A park celebrating Astoria’s Scandinavian heritage will emphasize what the early immigrants had in common — and might come with a troll.

The Scandinavian Heritage Park Committee unveiled two designs for the park at a community meeting Tuesday. The feedback from the dozens of people who attended brings them one step closer to a final design, said committee chairwoman Judi Lampi.

A number of hurdles remain before Scandinavian Heritage Park can become a reality, but park planners say they want to create a space that is able to meet a variety of needs, providing a place for contemplation and reverence, but also somewhere for children to play and families to relax.

The Scandinavian Heritage Association received permission from the City Council to design a monument at Peoples Park downtown in 2017. The heritage association, the group behind the Astoria Scandinavian Midsummer Festival, has long sought a monument that celebrates their ancestors’ contributions to the city and the stories of their arrival. Plans for the park have been three years in the making, said Janet Bowler, vice chairwoman of the park committee.

The park committee still needs to secure permits and will need to coordinate with nearby private property owners and businesses. Fundraising efforts are ongoing, but the park committee estimates enhancing Peoples Park could cost between $650,000 and $900,000.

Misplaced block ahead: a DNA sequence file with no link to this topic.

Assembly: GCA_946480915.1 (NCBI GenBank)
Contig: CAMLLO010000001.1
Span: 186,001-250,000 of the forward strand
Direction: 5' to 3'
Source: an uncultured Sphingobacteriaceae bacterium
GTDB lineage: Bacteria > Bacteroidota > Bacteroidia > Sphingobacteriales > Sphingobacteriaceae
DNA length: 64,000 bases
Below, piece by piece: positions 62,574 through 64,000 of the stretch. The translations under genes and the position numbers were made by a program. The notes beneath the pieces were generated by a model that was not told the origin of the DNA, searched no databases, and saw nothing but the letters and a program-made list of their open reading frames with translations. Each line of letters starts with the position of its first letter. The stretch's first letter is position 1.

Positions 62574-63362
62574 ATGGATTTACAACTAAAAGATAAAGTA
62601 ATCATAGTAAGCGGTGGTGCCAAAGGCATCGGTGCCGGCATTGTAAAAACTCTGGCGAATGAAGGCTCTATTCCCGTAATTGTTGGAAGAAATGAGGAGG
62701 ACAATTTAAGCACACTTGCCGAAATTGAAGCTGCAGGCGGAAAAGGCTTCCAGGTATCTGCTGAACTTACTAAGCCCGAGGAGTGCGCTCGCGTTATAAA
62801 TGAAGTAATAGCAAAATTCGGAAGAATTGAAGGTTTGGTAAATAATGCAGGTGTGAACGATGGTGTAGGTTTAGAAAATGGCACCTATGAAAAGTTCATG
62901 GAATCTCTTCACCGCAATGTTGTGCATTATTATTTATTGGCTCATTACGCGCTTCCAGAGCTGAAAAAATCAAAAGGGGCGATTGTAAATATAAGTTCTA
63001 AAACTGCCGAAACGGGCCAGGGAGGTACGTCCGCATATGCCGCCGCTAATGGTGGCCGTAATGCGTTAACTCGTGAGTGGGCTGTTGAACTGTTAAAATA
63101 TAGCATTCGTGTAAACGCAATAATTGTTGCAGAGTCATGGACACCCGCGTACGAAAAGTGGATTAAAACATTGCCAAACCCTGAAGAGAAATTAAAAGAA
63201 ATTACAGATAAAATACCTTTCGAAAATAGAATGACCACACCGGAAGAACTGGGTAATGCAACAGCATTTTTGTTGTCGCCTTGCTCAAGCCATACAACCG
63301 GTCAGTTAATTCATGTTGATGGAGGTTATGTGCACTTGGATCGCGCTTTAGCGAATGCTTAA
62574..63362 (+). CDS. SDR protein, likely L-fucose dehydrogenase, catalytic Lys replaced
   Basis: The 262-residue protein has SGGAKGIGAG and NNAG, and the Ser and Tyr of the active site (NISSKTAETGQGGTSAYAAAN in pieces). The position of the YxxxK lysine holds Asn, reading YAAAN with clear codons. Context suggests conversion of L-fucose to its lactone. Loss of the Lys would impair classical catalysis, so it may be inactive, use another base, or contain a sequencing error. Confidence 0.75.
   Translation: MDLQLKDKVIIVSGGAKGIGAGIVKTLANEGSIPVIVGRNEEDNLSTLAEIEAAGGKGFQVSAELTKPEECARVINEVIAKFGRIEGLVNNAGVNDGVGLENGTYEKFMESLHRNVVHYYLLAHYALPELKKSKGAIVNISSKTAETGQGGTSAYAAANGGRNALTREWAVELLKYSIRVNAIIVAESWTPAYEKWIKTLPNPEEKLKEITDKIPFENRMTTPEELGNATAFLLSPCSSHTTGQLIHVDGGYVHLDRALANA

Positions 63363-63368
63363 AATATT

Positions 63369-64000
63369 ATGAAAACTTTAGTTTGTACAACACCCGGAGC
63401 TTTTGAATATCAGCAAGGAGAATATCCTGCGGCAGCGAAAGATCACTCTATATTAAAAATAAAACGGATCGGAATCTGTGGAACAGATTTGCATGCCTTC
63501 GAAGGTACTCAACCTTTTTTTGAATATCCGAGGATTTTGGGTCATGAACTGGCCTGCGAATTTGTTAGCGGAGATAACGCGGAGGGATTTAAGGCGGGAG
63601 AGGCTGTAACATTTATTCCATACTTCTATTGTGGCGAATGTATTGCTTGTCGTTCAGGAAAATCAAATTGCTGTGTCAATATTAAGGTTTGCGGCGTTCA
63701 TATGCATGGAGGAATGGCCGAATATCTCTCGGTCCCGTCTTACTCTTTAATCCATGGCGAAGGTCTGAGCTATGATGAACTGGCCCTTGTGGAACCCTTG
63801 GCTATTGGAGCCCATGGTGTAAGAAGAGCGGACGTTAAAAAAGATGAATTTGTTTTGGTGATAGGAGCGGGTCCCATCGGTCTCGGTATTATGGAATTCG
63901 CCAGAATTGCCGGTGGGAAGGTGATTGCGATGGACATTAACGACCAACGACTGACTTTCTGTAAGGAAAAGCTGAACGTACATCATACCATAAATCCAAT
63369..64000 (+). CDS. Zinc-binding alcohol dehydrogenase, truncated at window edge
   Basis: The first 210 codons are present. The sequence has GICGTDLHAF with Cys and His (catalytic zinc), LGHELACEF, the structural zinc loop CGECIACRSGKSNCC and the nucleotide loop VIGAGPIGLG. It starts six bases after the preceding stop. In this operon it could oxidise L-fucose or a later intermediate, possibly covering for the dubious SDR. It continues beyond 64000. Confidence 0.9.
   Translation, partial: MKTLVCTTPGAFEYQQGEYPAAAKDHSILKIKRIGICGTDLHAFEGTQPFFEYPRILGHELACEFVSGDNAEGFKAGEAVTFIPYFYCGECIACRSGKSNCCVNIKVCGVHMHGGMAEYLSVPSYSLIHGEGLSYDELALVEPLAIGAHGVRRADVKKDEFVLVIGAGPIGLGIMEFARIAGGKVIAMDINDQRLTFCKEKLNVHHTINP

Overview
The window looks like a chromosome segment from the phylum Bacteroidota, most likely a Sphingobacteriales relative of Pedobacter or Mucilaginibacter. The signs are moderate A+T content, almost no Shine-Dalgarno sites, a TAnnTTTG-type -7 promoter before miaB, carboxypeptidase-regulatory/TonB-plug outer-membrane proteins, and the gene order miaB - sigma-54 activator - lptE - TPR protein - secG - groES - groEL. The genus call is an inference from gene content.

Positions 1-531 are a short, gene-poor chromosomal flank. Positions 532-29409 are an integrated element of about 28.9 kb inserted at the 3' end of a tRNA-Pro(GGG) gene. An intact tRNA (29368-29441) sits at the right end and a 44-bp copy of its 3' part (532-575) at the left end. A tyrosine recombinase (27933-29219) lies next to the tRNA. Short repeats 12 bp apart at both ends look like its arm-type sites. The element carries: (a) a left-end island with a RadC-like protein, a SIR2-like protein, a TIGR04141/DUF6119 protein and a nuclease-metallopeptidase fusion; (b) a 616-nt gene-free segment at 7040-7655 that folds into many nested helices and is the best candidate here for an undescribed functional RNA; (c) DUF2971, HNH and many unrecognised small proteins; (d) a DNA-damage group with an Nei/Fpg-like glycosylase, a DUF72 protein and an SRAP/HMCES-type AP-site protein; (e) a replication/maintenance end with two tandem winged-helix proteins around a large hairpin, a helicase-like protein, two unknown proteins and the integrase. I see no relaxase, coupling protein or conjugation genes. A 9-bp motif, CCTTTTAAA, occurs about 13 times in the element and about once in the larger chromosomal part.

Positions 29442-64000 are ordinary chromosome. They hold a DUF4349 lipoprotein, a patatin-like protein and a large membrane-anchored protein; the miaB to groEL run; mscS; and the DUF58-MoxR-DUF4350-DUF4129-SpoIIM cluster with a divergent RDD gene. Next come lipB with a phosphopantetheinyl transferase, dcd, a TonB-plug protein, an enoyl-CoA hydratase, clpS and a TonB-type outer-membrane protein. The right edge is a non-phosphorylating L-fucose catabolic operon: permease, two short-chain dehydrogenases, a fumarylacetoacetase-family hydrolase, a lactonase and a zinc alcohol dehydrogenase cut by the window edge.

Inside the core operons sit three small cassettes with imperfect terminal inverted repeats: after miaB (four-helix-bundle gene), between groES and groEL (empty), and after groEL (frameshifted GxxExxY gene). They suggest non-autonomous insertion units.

The committee hopes to have a final proposal ready by October and in front of the City Council for approval by the end of the year, Bowler said. The city’s Historic Landmarks Commission will also need to review the final design.

Peoples Park, between 15th and 16th streets on Marine Drive, includes a parking lot and a grassy area dotted with trees and shrubs. Most days the park is empty, except at midday, when Filling Empty Bellies, a nonprofit that works with the homeless, serves free lunch six days a week.

The designs for what could be the new version of Peoples Park include a midsummer pole, a flag display and a troll sculpture. Both designs also use text, pictures and other types of sculptures, panels or maps to convey the rich history of Scandinavians in Astoria. The designs also retain most of the trees and grassy, natural parkland. The final design will likely be a blend of elements from the two different designs.

Nancy Lane, who sits on the park committee, said it was difficult to find symbols or items to represent all the Scandinavian nationalities that immigrated to Astoria. Lane and her daughter talked about what the people would have had in common. Steamer trunks, they decided. At Tuesday’s meeting, Lane read from a statement advocating for the inclusion of a sculpture depicting piled steamer trunks.

“They all left their families to come here to start a new life and they had everything in that one trunk,” Lane said later.

Steamer trunks are something the park designers have considered including, though not piled up as Lane suggested. They hoped to have sculptures of trunks placed next to each other to do double duty as interpretive tools and as places to rest or play.

“This is just the beginning of this process,” Lampi reminded the audience Tuesday. “There are still a lot of unknowns.”

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